Just in case anyone didn’t realize it – the future of IT is one where organizations use a wide variety of different solutions – public and private, and spanning different operating systems and application stacks to deliver the individual requirements of end users. The acquisition last week of Enstratius by Dell is an indication that automation and orchestration of heterogeneous infrastructure is a core requirement. This increasing complexity in terms of the way data centers and cloud servers work increases the need for broad orchestration and automation solutions. HP has, in recent years, been talking about “Converged Cloud” it’s take on this wildly heterogeneous future-to-come. At time this has proven difficult for HP – as I pointed out after their Discover event last year:

…a merry-go-round of conflicting views from the HP execs attendant, finally closed off on the most unfortunate note by one executive who told us that HP cloud will succeed simply because it is built on HP hardware? SHOOT ME NOW! If only all the execs in the room had come out with a simple and concise message, we would have all bought into it.

Perhaps HP has begun to listen as it is today releasing versions of its operation and automation tools that are designed to provide a comprehensive, and most importantly integrated, portfolio to automate the complete life cycle of IT services. According to the release, the new tools will:

  • Drive business growth by quickly deploying innovative IT services on a massive scale with HP Operations Orchestration (OO) 10, which automates the execution of up to 15,000 simultaneous operations
  • Lower IT costs by efficiently delivering computing capacity with HP Server Automation (SA) 10, which automates server life cycle management to increase utilization, while reducing manual administration
  • Increase employee efficiency with HP Database and Middleware Automation (DMA) 10, which automates manual database management tasks
  • Accelerate time to value of IT services with HP Cloud Service Automation 3.2, which provides service life cycle automation, utilization and financial management capabilities to accurately and efficiently manage and scale cloud services

There’s a veritable cacophony of marketing buzzwords and lingo in there so let’s see what it means. The Operations Orchestration tool takes the notion many in the cloud world will be familiar with from Chef and Puppet and creates “runbooks” (otherwise known as recipes). These runbooks automate the provisioning of infrastructure so deployment can be both faster and more automated than previously. OO10 now supports Amazon S3 Storage, HP ArcSight, HP Fortify, OpenStack and SAP applications meaning that automation can be applied to core business processes.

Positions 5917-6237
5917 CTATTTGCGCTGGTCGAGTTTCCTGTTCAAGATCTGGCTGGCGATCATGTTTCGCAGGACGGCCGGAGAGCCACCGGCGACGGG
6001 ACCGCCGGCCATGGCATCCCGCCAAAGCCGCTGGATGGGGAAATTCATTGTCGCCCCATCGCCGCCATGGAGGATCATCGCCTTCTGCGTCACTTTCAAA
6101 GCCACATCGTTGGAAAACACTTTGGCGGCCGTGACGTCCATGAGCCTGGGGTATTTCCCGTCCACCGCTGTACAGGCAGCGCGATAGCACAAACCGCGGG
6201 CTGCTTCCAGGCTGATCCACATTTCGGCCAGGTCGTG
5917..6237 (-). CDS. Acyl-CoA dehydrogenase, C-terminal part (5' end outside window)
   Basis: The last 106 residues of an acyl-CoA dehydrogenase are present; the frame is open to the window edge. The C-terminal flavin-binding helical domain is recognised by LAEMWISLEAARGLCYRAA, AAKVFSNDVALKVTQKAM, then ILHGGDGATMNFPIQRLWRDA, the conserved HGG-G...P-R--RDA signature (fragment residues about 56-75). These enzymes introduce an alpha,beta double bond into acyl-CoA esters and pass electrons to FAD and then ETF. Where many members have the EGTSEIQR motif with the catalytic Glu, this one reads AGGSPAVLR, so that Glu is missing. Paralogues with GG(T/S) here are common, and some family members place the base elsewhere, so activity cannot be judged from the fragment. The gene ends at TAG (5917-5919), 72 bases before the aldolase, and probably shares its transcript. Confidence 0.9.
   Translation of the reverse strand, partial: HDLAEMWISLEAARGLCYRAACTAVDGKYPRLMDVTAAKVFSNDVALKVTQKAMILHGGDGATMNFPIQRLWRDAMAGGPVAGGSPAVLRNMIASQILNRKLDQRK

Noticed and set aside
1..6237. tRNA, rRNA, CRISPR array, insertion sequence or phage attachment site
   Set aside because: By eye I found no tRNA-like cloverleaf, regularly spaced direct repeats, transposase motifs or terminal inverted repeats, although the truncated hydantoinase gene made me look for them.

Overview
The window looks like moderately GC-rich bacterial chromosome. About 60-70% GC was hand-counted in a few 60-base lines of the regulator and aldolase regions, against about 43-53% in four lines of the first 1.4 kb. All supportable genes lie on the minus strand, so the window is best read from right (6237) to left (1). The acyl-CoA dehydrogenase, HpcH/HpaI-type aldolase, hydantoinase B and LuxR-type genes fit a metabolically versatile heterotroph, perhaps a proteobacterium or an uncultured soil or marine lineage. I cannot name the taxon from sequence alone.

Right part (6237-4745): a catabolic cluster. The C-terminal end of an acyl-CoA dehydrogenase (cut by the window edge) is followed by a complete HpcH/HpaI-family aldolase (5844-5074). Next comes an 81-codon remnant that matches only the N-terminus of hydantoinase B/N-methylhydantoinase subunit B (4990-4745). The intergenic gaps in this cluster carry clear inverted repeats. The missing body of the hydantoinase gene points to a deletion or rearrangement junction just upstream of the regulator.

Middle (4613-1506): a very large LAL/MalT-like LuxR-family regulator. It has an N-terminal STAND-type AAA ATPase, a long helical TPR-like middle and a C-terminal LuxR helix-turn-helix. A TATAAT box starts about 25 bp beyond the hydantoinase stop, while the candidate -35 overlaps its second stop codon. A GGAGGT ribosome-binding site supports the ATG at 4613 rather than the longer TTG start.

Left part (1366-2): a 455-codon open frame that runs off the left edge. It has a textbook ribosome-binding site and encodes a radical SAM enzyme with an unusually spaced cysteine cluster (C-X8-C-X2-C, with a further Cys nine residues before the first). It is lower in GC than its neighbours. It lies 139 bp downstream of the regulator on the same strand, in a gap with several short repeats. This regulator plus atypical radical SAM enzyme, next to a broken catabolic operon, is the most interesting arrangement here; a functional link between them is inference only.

SA10 is a server life cycle management platform that creates a “single pane of glass” across heterogeneous infrastructure to make it easier to manage servers – both virtual and physical. The product also comes as a virtual appliance.

DMA10 automates the administrative tasks around database management – it handles provisioning, patching, upgrading and code release functions and coversDB2,Oracle, SQL Server, Sybase and WebSphere databases.

Finally CSA is HP’s cloud management platform that aims to ease the building, brokering and management of cloud services.

MyPOV

Anyone else seeing a problem here? HP is touting this portfolio as creating an integrated, holistic management platform. And yet we have multiple products with multiple names and questionable deep integration. It feels very much (and I suspect this is because it is) several distinct applications that have had a bit of a lick of paint in terms of some superficial integrations and are being launched together in order to tick a box for an enterprise that wants truly integrated IT operations.

It seems like this launch is an example of the troubling situation at HP whereby different divisions are busily beavering away on their own solutions – without a staunch leader who can break down those silos. When HP appointed Saar Gillai as general manager of the pan-HP cloud division, many of us hoped that this indicated that there was a mandate to break down these silos. Gillai has been in the job now for eight months and quite possibly the tone of this combined release is a result of pressure from him. However I’d expect significantly more and hope that, if not by HP Discover in June, then at least by their December event, that HP will have a far stronger story to tell that once and for all breaks down the walls that would appear to exist between the various units.

Ben Kepes

Ben Kepes is a technology evangelist, an investor, a commentator and a business adviser. Ben covers the convergence of technology, mobile, ubiquity and agility, all enabled by the Cloud. His areas of interest extend to enterprise software, software integration, financial/accounting software, platforms and infrastructure as well as articulating technology simply for everyday users.

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